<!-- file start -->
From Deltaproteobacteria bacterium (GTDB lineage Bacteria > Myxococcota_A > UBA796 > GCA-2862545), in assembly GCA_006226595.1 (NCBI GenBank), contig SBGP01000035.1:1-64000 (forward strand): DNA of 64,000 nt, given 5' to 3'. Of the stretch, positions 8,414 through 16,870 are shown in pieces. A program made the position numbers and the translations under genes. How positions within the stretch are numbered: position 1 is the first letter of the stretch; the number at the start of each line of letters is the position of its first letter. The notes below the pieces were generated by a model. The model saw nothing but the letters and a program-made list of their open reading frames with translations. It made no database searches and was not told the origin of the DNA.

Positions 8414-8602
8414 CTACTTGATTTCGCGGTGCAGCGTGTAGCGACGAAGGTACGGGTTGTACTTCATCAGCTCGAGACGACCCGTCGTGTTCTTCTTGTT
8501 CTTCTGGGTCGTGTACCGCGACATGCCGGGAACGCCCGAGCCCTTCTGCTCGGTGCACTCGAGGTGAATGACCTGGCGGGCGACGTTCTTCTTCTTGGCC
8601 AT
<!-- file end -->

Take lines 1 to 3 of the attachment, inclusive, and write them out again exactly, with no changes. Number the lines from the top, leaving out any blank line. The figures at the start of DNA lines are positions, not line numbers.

From Deltaproteobacteria bacterium (GTDB lineage Bacteria > Myxococcota_A > UBA796 > GCA-2862545), in assembly GCA_006226595.1 (NCBI GenBank), contig SBGP01000035.1:1-64000 (forward strand): DNA of 64,000 nt, given 5' to 3'. Of the stretch, positions 8,414 through 16,870 are shown in pieces. A program made the position numbers and the translations under genes. How positions within the stretch are numbered: position 1 is the first letter of the stretch; the number at the start of each line of letters is the position of its first letter. The notes below the pieces were generated by a model. The model saw nothing but the letters and a program-made list of their open reading frames with translations. It made no database searches and was not told the origin of the DNA.

Positions 8414-8602
8414 CTACTTGATTTCGCGGTGCAGCGTGTAGCGACGAAGGTACGGGTTGTACTTCATCAGCTCGAGACGACCCGTCGTGTTCTTCTTGTT